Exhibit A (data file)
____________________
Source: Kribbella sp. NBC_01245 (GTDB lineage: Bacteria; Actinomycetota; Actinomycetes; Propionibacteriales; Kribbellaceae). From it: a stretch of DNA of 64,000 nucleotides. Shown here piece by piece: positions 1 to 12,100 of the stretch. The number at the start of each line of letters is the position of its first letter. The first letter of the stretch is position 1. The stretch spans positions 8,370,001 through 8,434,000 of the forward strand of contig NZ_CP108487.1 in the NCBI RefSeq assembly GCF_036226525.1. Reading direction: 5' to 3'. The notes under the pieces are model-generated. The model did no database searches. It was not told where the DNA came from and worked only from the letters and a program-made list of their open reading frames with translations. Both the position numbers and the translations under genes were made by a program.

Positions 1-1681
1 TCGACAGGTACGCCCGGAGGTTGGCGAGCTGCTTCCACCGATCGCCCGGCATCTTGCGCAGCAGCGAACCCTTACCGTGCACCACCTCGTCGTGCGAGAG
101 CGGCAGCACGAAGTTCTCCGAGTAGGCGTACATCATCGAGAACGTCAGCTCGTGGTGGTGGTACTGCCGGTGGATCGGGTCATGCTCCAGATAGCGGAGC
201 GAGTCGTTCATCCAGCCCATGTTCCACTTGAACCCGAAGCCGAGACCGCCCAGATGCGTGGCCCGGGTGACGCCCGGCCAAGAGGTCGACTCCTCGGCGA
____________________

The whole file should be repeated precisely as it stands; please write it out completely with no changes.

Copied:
Source: Kribbella sp. NBC_01245 (GTDB lineage: Bacteria; Actinomycetota; Actinomycetes; Propionibacteriales; Kribbellaceae). From it: a stretch of DNA of 64,000 nucleotides. Shown here piece by piece: positions 1 to 12,100 of the stretch. The number at the start of each line of letters is the position of its first letter. The first letter of the stretch is position 1. The stretch spans positions 8,370,001 through 8,434,000 of the forward strand of contig NZ_CP108487.1 in the NCBI RefSeq assembly GCF_036226525.1. Reading direction: 5' to 3'. The notes under the pieces are model-generated. The model did no database searches. It was not told where the DNA came from and worked only from the letters and a program-made list of their open reading frames with translations. Both the position numbers and the translations under genes were made by a program.

Positions 1-1681
1 TCGACAGGTACGCCCGGAGGTTGGCGAGCTGCTTCCACCGATCGCCCGGCATCTTGCGCAGCAGCGAACCCTTACCGTGCACCACCTCGTCGTGCGAGAG
101 CGGCAGCACGAAGTTCTCCGAGTAGGCGTACATCATCGAGAACGTCAGCTCGTGGTGGTGGTACTGCCGGTGGATCGGGTCATGCTCCAGATAGCGGAGC
201 GAGTCGTTCATCCAGCCCATGTTCCACTTGAACCCGAAGCCGAGACCGCCCAGATGCGTGGCCCGGGTGACGCCCGGCCAAGAGGTCGACTCCTCGGCGA